As Congress Weakens, So Does Our Democracy

Friday, September 10, 2010

Bashing Congress is more popular than ever, but there's a cost. Former Congressman Lee Hamilton points out that "As Congress Weakens, So Does Our Democracy."

With the fall elections approaching, it's open season on Congress. The House and Senate may have notched a set of notable legislative accomplishments this year, but the sight of lawmakers at work appears to have turned off so many Americans that it's hard to avoid the conclusion that Capitol Hill has become its own worst enemy. And that's worrisome, because if Congress cannot remain robust and healthy, then neither can our representative democracy. 

The litany of complaints about how Congress works — or doesn't — is a long one. It has a habit of sidestepping some of the toughest issues we face: getting the fiscal affairs of the nation in order, revamping Social Security and Medicare, or addressing our dependence on energy from foreign sources. When it does act, it's with agonizing slowness, and even then a single senator can bring the process to a halt. Too often it seems immobilized by partisanship — or by complex rules that allow a partisan minority to stop legislation in its tracks. Buffeted by public opinion polls, special interests, omnipresent lobbyists, an avalanche of campaign contributions, and an entrenched and virulent commentocracy, members of Congress often ignore or delay urgent decisions. 

The result is that Congress is losing power. A string of presidents of both parties has worked to tilt the balance in favor of the executive branch, in part on general principle, but lately because they have been reluctant to let their agendas fall hostage to congressional shenanigans. 

Even President Obama, the first president to come directly from Capitol Hill since President Kennedy, will only go so far. He pushed for and won the creation of an outside commission to recommend cuts to Medicare, as a hedge against congressional hesitation over biting the bullet; Congress will have the choice only of whether to accept or reject the recommendations. He created a debt commission to offer specific alternatives for retooling the federal budget. And he has proposed giving the president the power to cut spending provisions even after the budget has passed.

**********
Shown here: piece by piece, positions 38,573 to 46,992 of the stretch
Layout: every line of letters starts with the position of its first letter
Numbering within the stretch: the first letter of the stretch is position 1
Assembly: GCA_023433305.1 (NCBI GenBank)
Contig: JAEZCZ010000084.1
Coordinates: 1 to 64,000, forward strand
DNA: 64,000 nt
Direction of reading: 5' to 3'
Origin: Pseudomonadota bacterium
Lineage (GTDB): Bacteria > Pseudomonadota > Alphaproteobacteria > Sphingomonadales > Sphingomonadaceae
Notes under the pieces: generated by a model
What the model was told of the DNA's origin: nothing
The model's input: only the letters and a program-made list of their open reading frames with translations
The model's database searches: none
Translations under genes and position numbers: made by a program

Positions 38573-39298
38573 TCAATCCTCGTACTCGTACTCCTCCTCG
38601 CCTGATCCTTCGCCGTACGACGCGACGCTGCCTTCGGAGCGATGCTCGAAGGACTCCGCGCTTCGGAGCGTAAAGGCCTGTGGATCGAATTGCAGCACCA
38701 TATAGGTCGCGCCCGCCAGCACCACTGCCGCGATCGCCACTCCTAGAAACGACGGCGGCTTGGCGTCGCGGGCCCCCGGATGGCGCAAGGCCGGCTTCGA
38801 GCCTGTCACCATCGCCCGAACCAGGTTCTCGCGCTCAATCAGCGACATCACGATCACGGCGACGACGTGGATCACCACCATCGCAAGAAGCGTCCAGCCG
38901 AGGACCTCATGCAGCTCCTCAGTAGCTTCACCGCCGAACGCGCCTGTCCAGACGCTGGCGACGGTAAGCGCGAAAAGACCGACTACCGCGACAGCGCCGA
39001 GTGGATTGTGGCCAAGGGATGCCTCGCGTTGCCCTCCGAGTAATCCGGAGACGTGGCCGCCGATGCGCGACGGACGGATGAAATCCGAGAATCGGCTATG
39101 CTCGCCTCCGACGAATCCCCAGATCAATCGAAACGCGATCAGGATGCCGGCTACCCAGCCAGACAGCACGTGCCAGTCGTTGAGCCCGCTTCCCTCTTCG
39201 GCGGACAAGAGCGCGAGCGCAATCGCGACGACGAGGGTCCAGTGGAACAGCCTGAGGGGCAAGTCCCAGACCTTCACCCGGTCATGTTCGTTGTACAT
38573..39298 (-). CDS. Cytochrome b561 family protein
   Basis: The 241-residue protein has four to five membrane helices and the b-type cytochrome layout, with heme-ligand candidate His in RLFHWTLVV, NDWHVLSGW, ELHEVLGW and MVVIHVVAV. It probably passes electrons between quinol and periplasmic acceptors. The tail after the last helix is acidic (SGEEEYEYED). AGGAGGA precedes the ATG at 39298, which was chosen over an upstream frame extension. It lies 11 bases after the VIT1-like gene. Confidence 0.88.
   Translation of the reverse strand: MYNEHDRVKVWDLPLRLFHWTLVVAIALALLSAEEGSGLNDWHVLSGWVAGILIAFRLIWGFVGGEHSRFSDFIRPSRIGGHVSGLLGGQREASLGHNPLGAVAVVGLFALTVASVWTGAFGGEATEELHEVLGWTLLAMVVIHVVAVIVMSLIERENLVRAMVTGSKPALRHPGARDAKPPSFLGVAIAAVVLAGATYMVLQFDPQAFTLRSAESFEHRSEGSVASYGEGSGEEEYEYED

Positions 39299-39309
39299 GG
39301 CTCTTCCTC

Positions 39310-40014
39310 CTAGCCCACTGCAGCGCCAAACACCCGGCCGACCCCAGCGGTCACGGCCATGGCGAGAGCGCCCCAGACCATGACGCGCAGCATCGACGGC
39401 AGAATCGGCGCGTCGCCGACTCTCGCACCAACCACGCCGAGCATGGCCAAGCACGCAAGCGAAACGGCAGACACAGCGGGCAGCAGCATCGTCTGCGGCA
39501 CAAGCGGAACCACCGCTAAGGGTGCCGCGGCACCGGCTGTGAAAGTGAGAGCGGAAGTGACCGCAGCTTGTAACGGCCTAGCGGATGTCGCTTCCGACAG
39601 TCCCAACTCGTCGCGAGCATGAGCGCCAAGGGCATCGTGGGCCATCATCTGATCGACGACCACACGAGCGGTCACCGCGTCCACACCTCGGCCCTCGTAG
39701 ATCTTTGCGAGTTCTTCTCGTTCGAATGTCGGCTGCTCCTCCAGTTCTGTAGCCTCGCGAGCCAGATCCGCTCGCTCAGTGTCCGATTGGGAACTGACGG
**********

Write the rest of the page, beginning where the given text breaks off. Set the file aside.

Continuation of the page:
There is a sense that the legislative process just isn't set up to work," The New York Times commented in taking note of all this, "either because of the severe partisanship in both chambers, or because lawmakers tend to run from painful choices, or because of rules that make it easy for a minority party…to sabotage legislation." 

Even Congress has gotten into the act. In the financial services overhaul bill, it left many of the details up to executive-branch regulators and rule-makers — in essence cutting itself out of the process. 

So if Congress isn't capable of acting, you might ask, then isn't this shift in power a healthy development? The answer, I'm afraid, is an unequivocal No! 

There is no more revered characterization of our Republic than Abraham Lincoln's tribute to "government of the people, by the people, for the people," but few today stop to think about how our nation institutionalizes that goal. So I'll tell you: We do it through Congress. We elect men and women who come from our own states and communities to represent us in Washington — and the Constitution gives them certain powers to ensure not only that they do so, but also that our voices matter when policy gets made. 

When power drifts toward the executive branch, that curtails the power of ordinary people. So do a myriad of forces besetting Congress these days, including well-financed special-interest groups, lobbyists, the federal bureaucracy, the incessant need to raise large sums of money for campaigns, and a media cacophony that makes it all but impossible for well-considered, civil, and nuanced discussion to take place. All of these make some people more important and more powerful than the rest of us. 

As power seeps from Capitol Hill to the executive branch and as other centers of influence proliferate, Congress — the most representative and accessible institution of government — is losing its place in our political firmament. We are, in short, moving away from government of, by, and for the people. 

The fix is obvious, though not simple. Congress needs to pull itself up by its bootstraps, with leaders of both parties becoming diligent partners as well as responsible critics of the White House — regardless of who controls it — and working toward solutions that command broad support. It needs to reassert its role as the place where all Americans believe their voices are not only heard, but heeded. 

And above all, it needs ordinary voters to recognize that a weak Congress diminishes our democracy, and to seek out candidates who promise to uphold their oath to defend the Constitution by doing what it takes to strengthen the institution they hope to serve. 

(Lee Hamilton is Director of the Center on Congress at Indiana University. He was a member of the U.S. House of Representatives for 34 years.)